Design Guidelines for TL-3 through TL-5 Roadside Barrier Systems Placed on Mechanically Stabilized Earth (MSE) Retaining Walls

NCHRP Report 350: Recommended Procedures for the Safety Performance Evaluation of Highway Features and its successor, the AASHTO Manual for Assessing Safety Hardware (MASH), define impact performance criteria for roadside barrier systems. These documents define six different test levels of increasing impact severity that incorporate varying impact speeds and vehicle types. These test levels provide a basis for establishing warrants for the application of roadside barriers for roadway facilities with different levels of use (i.e., service levels). NCHRP Project 22-20, Design of Roadside Barrier Systems Placed on MSE Retaining Walls, published as NCHRP Report 663 under the same name, developed guidelines for designing the barrier moment slab and mechanically stabilized earth (MSE) wall to withstand vehicle impact loads. However, the scope of the project was limited to passenger vehicle and light truck impacts and did not include consideration of large trucks. Highways with a significant percentage of truck traffic often employ higher test level barriers. The interaction and impact loads associated with large truck impacts are substantially different than those associated with passenger vehicle impacts. The magnitude of the impact load for a Test Level-5 (TL-5) truck impact is significantly greater than the load associated with the 5,000-lb pickup truck that is the design vehicle for TL-3. Further, the height of the applied load is much greater for a TL-5 impact, and the articulated nature of the tractor-van trailer results in three distinct impact events with the barrier. It is estimated that 10 million square feet of mechanically stabilized earth retaining wall is constructed annually in the United States. Most MSE retaining walls used in highway fill applications are constructed with a roadside barrier system consisting of a traffic barrier connected to a below-grade moment slab or foundation. The moment slab is intended to provide stability to the barrier system during an impact and reduce the influence of barrier impact loads on the underlying retaining wall system by distributing the load over a wide area. Current procedures and design details for roadside barriers placed on retaining walls vary widely among state highway agencies. Additional research is needed to enhance our understanding of the behavior of an MSE wall and barrier foundation when subjected to large truck impacts. Developing guidelines for the use of truck barriers on MSE walls will permit the development of more relevant and cost-effective designs for the barrier foundation and MSE wall. This research will extend the work accomplished under NCHRP Project 22-20 and eliminate the need to extrapolate knowledge from a TL-3 impact to a TL-5 impact. The objective of this research is to develop, in a format suitable for consideration by AASHTO, recommended guidelines for designing roadside barrier systems placed on MSE retaining structures to resist vehicular impact loadings varying from passenger vehicles to heavy trucks. To extend the work done under Project 22-20, this project will consist of engineering analyses, computer modeling, and bogie testing for Test Levels 3 through 5 and will include full-scale crash testing of a tractor-van trailer (TL-5) into a barrier placed atop an MSE retaining wall. The guidelines should address Test Levels 3 through 5. Specific considerations include defining appropriate design loads, developing procedures for sizing the traffic barrier foundation, and designing the MSE wall when traffic barriers are required.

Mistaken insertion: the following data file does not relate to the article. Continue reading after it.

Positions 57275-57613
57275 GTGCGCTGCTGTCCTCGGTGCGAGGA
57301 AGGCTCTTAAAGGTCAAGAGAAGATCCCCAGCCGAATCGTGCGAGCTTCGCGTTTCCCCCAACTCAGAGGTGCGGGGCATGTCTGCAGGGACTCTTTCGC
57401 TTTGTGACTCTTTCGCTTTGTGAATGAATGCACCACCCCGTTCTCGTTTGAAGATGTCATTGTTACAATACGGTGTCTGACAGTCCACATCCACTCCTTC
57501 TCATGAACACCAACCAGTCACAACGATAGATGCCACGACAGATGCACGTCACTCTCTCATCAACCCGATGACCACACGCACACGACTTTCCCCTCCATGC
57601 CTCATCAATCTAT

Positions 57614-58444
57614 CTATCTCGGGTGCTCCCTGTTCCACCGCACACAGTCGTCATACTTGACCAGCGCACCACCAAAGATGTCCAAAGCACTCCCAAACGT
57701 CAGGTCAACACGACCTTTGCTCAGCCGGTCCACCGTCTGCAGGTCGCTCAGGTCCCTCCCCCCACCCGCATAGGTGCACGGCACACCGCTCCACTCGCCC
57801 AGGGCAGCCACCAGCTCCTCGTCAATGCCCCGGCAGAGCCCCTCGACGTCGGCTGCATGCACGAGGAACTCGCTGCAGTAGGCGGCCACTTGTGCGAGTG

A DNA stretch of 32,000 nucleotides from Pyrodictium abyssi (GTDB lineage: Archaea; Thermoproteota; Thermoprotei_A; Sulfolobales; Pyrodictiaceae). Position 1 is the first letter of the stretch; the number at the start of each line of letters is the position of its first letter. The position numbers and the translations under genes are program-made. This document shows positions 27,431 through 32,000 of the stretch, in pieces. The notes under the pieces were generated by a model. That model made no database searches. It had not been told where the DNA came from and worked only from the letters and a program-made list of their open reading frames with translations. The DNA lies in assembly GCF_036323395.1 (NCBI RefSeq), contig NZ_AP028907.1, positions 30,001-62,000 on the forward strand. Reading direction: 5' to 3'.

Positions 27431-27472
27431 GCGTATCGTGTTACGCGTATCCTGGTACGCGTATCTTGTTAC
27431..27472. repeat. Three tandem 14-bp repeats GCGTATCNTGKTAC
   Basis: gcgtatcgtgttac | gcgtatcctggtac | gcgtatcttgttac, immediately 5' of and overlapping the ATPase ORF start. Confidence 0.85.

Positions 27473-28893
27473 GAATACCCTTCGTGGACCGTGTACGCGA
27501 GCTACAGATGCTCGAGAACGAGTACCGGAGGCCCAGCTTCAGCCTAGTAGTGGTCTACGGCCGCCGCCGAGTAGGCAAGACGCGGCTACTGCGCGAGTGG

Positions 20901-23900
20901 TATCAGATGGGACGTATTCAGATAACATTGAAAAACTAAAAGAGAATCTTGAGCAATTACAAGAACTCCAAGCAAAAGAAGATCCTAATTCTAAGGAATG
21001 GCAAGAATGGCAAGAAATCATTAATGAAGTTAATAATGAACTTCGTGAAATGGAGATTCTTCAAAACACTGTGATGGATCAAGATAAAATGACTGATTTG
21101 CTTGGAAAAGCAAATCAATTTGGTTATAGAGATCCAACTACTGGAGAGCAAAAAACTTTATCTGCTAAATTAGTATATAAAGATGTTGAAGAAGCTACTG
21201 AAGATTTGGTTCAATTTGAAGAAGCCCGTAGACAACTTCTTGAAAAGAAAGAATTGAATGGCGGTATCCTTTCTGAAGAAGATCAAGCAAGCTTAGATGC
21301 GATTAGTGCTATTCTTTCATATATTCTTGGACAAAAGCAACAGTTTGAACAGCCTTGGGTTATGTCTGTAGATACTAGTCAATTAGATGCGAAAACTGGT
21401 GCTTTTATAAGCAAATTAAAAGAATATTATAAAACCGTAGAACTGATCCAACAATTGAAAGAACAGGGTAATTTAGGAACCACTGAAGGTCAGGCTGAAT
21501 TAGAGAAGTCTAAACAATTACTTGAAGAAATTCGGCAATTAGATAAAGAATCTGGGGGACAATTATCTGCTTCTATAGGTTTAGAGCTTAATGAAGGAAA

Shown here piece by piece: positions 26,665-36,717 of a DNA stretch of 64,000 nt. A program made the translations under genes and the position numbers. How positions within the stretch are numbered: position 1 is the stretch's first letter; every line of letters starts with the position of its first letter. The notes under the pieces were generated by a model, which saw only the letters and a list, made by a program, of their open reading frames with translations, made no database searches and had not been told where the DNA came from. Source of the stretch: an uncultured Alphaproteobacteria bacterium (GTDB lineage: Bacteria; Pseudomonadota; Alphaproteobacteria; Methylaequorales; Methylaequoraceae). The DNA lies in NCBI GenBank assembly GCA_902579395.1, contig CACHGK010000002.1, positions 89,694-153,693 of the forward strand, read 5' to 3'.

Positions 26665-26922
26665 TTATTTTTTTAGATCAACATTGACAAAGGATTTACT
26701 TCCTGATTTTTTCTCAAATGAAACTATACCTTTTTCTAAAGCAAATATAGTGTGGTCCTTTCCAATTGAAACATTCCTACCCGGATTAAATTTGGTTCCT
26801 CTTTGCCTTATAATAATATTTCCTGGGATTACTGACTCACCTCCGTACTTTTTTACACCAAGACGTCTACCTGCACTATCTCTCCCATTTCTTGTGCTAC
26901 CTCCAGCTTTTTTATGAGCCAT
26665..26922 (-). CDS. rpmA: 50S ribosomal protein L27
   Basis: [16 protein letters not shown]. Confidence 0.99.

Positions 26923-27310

• English


  • Status: Active
  • Funding: $610000
  • Contract Numbers:

    Project 22-20(02)

  • Sponsor Organizations:

    Federal Highway Administration

    1200 New Jersey Avenue, SE
    Washington, DC  United States  20590

    American Association of State Highway and Transportation Officials (AASHTO)

    444 North Capitol Street, NW
    Washington, DC  United States  20001

    National Cooperative Highway Research Program

    Transportation Research Board
    500 Fifth Street, NW
    Washington, DC  United States  20001
  • Project Managers:

    Bush, Mark

  • Performing Organizations:

    Texas A&M Research Foundation, College Station

    Texas A&M University
    College Station, TX  United States  77843
  • Principal Investigators:

    Bligh, Roger

  • Start Date: 20100514
  • Expected Completion Date: 20170531
  • Actual Completion Date: 0

Subject/Index Terms

Filing Info

  • Accession Number: 01464180
  • Record Type: Research project
  • Source Agency: Transportation Research Board
  • Contract Numbers: Project 22-20(02)
  • Files: TRB, RiP
  • Created Date: Jan 3 2013 2:37PM